Furthermore, the High Court held that professions, clubs, educational institutions, cooperatives, research institutes, charitable projects, and similar endeavors would also fall under the definition of ‘industry.’ Consequently, the outcome of these court rulings, along with the provisions outlined in the legislations themselves, implies that most labor laws are applicable to non-profit organizations (NPOs). Some of these implications are discussed below.

Applicability of the Payment of Wages Act

The Payment of Wages Act guarantees the punctual payment of wages to workers and defines an establishment as any location where manufacturing, trade, or business operations occur. While non-profit organizations may not be involved in manufacturing or trade, they do conduct business activities to fulfill their social goals.

Consequently, under this act, if a non-profit organization hires workers and remunerates them for their services, it can be classified as an establishment, regardless of its profit-making status. Therefore, the Payment of Wages Act is likely to be applicable to non-profit organizations that employ workers and provide them with wages for their work.

Also read: The Unheard Voices of the Migrant Workers Globally

Applicability of the Shops and Establishments Act (Karnataka)

The Karnataka Shops and Establishments Act, governing the working conditions of employees, broadly defines an establishment as any premise where commercial, trading, banking, or insurance activities occur, or services are provided to clients.

Surprisingly, non-profit organizations, despite lacking commercial pursuits, may find themselves subject to this act if they offer services falling within its scope. While the Karnataka Act is specific to the state, equivalent legislation exists across all Indian states, ensuring similar standards are upheld nationwide.

Although the act doesn’t explicitly address non-profit organizations, it encompasses establishments where individuals are engaged in various roles. Therefore, if a non-profit hires workers for tasks aligned with its goals—like administration, accounting, or project management—it could fall under the act’s purview. This means the organization and its employees would be subject to the provisions outlined in the act.

The Act addresses key facets of labor and employment, including appointment orders, working hours, rest periods, overtime, compensation, holidays, and leaves. It mandates that establishments acquire registration under the Act and adhere to its provisions, regardless of whether they employ individuals or not. Compliance with the Act is obligatory, emphasizing its significance in regulating labor practices and ensuring employee welfare.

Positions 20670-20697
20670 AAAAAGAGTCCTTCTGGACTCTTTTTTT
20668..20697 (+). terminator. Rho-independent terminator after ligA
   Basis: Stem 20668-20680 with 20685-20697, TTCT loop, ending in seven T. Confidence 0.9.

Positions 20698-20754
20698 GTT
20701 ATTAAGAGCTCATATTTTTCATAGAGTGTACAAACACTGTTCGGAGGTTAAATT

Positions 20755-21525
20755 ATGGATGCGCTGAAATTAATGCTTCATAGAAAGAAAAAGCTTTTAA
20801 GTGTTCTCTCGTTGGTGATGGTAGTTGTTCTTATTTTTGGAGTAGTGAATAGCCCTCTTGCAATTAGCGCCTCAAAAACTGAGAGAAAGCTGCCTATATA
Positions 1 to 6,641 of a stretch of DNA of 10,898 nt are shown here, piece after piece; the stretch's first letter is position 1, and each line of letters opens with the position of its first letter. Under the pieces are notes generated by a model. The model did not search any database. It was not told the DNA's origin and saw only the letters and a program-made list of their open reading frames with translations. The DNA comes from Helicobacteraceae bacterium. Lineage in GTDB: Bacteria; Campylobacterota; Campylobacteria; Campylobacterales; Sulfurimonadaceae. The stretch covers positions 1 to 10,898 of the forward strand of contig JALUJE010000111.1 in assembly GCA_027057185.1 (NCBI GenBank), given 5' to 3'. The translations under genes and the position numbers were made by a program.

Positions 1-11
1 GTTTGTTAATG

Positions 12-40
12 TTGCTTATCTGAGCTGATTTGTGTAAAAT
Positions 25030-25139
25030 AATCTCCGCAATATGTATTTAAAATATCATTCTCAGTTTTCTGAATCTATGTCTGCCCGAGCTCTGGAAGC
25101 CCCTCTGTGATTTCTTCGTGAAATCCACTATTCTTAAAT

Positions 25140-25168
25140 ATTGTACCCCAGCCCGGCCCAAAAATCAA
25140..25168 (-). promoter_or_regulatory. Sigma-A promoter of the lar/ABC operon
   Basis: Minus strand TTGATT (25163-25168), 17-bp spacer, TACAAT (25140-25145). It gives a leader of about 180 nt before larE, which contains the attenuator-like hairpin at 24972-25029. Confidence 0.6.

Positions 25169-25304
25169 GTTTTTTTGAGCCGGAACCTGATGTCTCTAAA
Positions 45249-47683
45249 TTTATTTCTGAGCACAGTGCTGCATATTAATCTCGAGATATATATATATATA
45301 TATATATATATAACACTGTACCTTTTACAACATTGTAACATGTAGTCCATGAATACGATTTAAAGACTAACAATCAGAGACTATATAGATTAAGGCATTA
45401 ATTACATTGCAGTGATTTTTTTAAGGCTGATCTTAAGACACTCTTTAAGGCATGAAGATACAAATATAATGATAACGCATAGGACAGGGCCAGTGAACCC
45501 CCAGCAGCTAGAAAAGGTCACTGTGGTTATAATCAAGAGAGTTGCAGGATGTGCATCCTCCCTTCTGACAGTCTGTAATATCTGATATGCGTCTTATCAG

Applicability of Social Security Legislations

Alongside the Shops and Establishments Act and the Payment of Wages Act, India enforces several social security legislations aimed at safeguarding workers’ welfare. These include the Employees’ Provident Funds and Miscellaneous Provisions Act, the Employees’ State Insurance Act, and the Maternity Benefit Act, among others. These laws play a crucial role in ensuring the well-being and security of employees across various sectors.

The extent to which these social security legislations apply to non-profit organizations primarily hinges on the number of employees they have. For example, the Employees’ Provident Funds and Miscellaneous Provisions Act is relevant to establishments with 20 or more employees, while the Employees’ State Insurance Act pertains to those with 10 or more employees.

Consequently, if a non-profit organization meets the specified employee thresholds, irrespective of its profit status, it becomes subject to these legislations. Therefore, the organization is obligated to adhere to their provisions and ensure compliance accordingly.

Notable Implications of Labour Law Applicability

  1. Service conditions must meet or exceed the standards outlined in standing orders or the law.
  2. Employees have the right to seek resolution through appropriate labor forums in the event of industrial disputes, such as non-payment of retrenchment compensation or unilateral changes in service conditions.
  3. Employees have the entitlement to receive compensation for any injuries sustained during the course of their employment.
  4. Employers must contribute 3.25% of gross wages of eligible employees to the Employee’s State Insurance fund.